Our economy is so dependant upon war, our culture so soaked in war propaganda, that we suffer a self-inflicted blindness which distances us from those continuing to suffer the day-to-day brutalities of war. We can’t pay much attention to the thousands of war refugees who continue to be driven from their homes and who live in destitute make-shift camps around the world. We can’t think about the thousands of soldiers and civilians, including many, many children who, if they live, are left without limbs or organs and carry traumatic baggage that hammers them, sometimes for the rest of their lives.
War has pervaded our culture. We think, talk and dream war. Graphic violence in our entertainment industry continues to escalate. The increase of TV violence after six years of War on Terror was succinctly documented by Margot Pepper in a recent Berkeley Daily Planet article. The American Psychiatric Association claims that, “viewers become more desensitized, fearful . . . they identify with the aggressor and the aggressor’s solutions.”
So what can we do? An insignificant place to start might be to shine our flashlights in the war beast’s eyes. Light up his whole body with words, music, pictures, whatever we’ve got, for all the country and all the world to see. Surely if we can see how he’s got us under his spell, we’ll want to pull free. Otherwise, we have to keep doing what we do, like stepping up the pressure on the reconvening Congress. Somehow we have to loosen the grip of the rightist Democratic Leadership Council (including Bill and Hillary Clinton) on the Democratic Party which, along with media, has distanced itself from Dennis Kucinich, the only competitive candidate calling for immediate withdrawal from Iraq. We must entice the Democrats sitting around with their calculators muttering about the election, to action.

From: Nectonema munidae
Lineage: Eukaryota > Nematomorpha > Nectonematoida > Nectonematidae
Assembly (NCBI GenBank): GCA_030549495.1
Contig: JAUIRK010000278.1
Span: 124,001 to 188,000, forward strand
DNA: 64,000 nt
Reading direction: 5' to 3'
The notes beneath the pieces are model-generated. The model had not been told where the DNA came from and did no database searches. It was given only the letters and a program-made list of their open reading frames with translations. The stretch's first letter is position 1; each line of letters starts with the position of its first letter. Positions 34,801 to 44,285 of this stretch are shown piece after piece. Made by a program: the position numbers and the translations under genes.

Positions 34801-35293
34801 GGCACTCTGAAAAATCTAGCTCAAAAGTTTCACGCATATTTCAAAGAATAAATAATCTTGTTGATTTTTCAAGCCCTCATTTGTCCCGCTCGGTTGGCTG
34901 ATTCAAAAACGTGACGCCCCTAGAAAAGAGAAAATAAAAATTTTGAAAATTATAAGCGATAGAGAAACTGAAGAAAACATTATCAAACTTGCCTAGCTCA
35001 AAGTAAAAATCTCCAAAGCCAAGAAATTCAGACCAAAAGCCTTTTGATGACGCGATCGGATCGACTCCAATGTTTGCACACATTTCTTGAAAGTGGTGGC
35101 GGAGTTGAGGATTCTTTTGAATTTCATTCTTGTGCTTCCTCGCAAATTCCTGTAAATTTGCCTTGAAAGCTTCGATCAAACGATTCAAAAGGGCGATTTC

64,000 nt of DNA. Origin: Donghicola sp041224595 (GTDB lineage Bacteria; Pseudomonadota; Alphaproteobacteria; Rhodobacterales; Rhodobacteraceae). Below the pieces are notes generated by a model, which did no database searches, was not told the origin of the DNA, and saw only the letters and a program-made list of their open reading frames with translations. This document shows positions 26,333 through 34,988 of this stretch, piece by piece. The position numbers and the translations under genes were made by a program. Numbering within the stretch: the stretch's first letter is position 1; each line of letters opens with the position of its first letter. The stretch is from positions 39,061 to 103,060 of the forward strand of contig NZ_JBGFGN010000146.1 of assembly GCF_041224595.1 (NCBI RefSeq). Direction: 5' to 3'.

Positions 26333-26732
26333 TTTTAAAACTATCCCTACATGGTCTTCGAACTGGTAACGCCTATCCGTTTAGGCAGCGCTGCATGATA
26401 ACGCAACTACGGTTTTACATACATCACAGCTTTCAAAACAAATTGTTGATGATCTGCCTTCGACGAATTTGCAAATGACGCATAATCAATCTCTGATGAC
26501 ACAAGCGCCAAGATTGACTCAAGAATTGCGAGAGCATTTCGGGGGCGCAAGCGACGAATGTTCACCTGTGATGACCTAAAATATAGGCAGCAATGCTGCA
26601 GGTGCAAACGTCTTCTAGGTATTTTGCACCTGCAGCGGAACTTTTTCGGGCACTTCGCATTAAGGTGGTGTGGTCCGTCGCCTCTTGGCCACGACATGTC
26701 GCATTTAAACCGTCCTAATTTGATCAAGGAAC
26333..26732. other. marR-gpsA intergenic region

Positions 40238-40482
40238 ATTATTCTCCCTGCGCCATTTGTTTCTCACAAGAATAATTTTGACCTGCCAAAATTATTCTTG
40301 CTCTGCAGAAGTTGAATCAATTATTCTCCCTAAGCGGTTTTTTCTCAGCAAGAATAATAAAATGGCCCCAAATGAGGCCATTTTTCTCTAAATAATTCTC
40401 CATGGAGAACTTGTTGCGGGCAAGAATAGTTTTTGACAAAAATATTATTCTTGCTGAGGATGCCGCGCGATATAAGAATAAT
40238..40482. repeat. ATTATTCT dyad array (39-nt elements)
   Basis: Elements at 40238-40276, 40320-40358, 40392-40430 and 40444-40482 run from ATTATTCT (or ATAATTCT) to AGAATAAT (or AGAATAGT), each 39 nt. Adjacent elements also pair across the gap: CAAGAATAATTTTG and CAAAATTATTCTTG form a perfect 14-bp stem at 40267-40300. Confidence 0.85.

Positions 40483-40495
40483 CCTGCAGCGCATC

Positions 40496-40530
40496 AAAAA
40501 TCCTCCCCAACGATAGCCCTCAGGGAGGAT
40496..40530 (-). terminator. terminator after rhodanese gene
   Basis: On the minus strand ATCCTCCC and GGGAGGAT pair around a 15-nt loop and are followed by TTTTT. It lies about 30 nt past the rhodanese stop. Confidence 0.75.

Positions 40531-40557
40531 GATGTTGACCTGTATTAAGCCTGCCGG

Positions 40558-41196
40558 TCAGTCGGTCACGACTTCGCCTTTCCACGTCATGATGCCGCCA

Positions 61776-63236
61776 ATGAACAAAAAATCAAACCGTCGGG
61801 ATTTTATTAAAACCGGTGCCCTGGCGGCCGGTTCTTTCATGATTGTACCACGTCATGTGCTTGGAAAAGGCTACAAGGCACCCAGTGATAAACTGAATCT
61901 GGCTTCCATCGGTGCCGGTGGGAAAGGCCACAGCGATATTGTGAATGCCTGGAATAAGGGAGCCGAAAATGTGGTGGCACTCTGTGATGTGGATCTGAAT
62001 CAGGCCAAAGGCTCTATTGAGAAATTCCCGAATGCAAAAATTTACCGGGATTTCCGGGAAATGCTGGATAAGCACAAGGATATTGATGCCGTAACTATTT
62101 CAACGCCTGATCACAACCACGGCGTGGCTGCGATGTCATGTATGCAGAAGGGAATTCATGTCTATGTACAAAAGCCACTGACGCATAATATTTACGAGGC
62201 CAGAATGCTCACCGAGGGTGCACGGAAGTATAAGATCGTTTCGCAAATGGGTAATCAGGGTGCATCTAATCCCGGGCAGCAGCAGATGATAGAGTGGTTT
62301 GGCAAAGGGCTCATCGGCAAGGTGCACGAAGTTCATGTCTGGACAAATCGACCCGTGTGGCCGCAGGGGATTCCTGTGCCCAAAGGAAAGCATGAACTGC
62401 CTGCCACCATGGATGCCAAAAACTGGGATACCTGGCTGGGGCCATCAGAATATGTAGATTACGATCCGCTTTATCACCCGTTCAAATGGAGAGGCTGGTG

We must continue to call for impeachment. Despite Nancy Pelosi, we must stay focused on the impeachment of Cheney and Bush. Impeachment is one of the few tools we have to defocus the administration from its wars, defer an attack on Iran and demonstrate to children that we are responsible for our actions.
Somehow we must push the debate away from whether or not the Iraqis are pulling up their socks to whether we really want to live in the grip of endless war. Historically, we’ve never really embraced world peace as a desirable option. Imagine the possibilities if we actually tried.
If we stay the course and we are very lucky, many local, congressional and presidential candidates will emerge or current contenders will find new voices, people with the vision, courage and the honesty necessary to take on the task of whittling at the war machine. More than our lives depend upon it. The task is formidable, but the beast can and must be minimized, re-sculpted, regulated, turned around. The rich, testosterone-drunk adolescent has run out of enemies and is suffocating itself — and us — in its own regurgitation.
LAURA SANTINA is co-chair of the Berkeley/East Bay branch of the Women’s International League for Peace and Freedom. She is a freelance political and environmental writer and author of the novel, The Used Husband Store. She can be reached at: firstname.lastname@example.org